Santamaria: One night we were at karaoke at Stratford Grill. She sang with a friend ours the song “Simple Man” [by Lynyrd Skynyrd] and I was like “Hmmmm. ...”
Smith: She brought the house down.
Santamaria: I brought her into Vintage [an old garage band] to do some guest spots. Around that same time is when I got together to play with John [in the Velvet Marias]. One night he brought over Jessica [Salomonsky] from Sister Sweet on bass, just to mess around. We didn't know the lyrics to “Voodoo Cadillac” (by Southern Culture on the Skids) and I said, “Sarah can sing them, have her come down.” So she came down and sang. After that, they leaned on me for weeks.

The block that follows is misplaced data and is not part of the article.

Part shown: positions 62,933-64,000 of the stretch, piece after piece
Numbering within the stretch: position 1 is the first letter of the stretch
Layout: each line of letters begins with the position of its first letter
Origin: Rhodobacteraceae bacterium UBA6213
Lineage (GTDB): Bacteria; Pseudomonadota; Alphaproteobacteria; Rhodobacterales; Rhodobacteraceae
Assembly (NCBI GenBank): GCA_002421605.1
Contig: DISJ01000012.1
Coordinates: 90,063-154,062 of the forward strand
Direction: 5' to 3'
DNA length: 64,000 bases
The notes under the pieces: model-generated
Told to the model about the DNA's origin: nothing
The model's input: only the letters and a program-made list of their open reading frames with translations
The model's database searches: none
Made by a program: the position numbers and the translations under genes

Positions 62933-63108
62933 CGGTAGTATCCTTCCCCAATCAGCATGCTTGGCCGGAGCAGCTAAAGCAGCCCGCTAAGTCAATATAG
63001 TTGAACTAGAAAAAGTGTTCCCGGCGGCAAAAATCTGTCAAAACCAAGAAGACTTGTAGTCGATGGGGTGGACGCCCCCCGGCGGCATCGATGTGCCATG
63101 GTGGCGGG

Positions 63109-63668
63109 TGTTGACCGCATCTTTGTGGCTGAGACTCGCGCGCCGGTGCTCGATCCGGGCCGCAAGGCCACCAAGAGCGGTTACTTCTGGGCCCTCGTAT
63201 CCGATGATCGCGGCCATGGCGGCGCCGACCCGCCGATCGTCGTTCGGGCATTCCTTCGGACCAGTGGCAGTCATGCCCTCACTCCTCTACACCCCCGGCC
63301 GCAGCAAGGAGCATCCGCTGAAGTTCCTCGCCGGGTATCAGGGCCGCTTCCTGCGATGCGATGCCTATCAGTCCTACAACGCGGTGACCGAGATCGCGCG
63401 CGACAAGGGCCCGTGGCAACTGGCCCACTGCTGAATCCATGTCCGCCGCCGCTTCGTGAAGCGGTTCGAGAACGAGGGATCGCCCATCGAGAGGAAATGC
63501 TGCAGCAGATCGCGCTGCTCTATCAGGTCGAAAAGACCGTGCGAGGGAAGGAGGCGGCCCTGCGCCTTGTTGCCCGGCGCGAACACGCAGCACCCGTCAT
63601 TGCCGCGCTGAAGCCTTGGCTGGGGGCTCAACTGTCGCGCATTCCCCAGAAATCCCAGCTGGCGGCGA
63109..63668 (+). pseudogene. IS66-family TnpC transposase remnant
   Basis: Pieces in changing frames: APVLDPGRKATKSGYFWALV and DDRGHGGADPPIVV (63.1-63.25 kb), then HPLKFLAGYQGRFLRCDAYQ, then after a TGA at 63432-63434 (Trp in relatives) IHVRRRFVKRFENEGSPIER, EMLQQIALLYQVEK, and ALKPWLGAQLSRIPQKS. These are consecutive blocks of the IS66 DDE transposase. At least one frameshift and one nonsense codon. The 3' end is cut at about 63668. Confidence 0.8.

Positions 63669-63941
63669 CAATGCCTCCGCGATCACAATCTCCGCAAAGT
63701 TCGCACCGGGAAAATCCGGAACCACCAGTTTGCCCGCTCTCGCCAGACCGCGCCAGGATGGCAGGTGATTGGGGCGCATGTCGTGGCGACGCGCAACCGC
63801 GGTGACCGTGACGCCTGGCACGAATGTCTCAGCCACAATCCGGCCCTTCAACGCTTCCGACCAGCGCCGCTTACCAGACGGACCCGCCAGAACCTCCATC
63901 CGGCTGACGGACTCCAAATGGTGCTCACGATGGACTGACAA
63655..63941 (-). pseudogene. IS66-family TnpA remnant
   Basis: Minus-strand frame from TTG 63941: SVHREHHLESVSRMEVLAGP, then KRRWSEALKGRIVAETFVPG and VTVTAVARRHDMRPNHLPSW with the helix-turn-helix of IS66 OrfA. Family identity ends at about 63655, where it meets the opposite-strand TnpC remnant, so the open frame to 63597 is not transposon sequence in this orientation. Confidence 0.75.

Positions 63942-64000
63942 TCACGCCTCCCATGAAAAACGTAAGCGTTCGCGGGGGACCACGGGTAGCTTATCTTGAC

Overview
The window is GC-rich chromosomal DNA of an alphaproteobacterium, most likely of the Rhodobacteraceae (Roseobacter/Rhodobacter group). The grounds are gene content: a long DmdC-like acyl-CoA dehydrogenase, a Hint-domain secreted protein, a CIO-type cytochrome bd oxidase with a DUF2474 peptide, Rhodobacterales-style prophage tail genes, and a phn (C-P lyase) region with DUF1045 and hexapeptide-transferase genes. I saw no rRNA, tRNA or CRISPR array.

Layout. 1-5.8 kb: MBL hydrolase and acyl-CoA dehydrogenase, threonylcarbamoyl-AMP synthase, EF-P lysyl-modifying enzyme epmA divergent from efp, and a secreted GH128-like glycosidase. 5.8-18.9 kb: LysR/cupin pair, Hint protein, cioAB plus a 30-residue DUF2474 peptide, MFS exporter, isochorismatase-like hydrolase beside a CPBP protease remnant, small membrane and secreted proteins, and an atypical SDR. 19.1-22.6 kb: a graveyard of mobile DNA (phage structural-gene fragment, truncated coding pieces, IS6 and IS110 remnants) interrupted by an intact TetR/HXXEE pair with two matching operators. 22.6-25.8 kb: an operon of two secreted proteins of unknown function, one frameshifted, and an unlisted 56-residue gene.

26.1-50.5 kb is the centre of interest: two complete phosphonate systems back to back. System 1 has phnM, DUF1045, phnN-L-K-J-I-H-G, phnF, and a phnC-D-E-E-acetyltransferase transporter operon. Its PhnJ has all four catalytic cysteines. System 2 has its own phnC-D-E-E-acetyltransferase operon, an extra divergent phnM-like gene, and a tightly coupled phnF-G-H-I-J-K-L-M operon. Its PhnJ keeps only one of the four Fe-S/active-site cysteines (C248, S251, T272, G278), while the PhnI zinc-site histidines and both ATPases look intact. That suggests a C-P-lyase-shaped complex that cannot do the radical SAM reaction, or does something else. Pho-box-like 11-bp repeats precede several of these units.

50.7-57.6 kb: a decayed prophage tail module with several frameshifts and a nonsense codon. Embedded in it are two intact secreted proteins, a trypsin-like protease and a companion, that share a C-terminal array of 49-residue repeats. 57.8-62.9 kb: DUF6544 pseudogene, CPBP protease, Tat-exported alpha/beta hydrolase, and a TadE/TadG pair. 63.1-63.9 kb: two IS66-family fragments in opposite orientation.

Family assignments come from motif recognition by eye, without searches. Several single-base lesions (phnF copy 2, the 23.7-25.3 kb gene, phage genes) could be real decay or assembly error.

Smith: We decided we didn't want to play if we didn't have her.
Santamaria: I knew this was an opportunity for all of us to create something really special.
Gleason: They had to teach me along the way.
Santamaria: The great thing about Sarah, in her writing and in her lyrics, is that she's rooted in this old country stuff she listened to with her dad and grandpa in bar rooms and honky-tonks. She throws it out there and that's how she comes up with ideas. It fits so well with this band.
How has this shaped the direction of the Velvet Marias?
Pearce: When we first got together, we were playing a mixed set of covers that was dominated by Lucinda Williams songs, which Sarah sings to a tee. After awhile we were getting kind of bored with it, that's why we started to write. The vocals still tend to go in her direction. She's prettier than the other two vocalists. And she's better than the other two. But we have three voices and I think that sets us apart. We also have two guitarists. I play the metal sounding guitar and John plays the honky-tonk sounding guitar.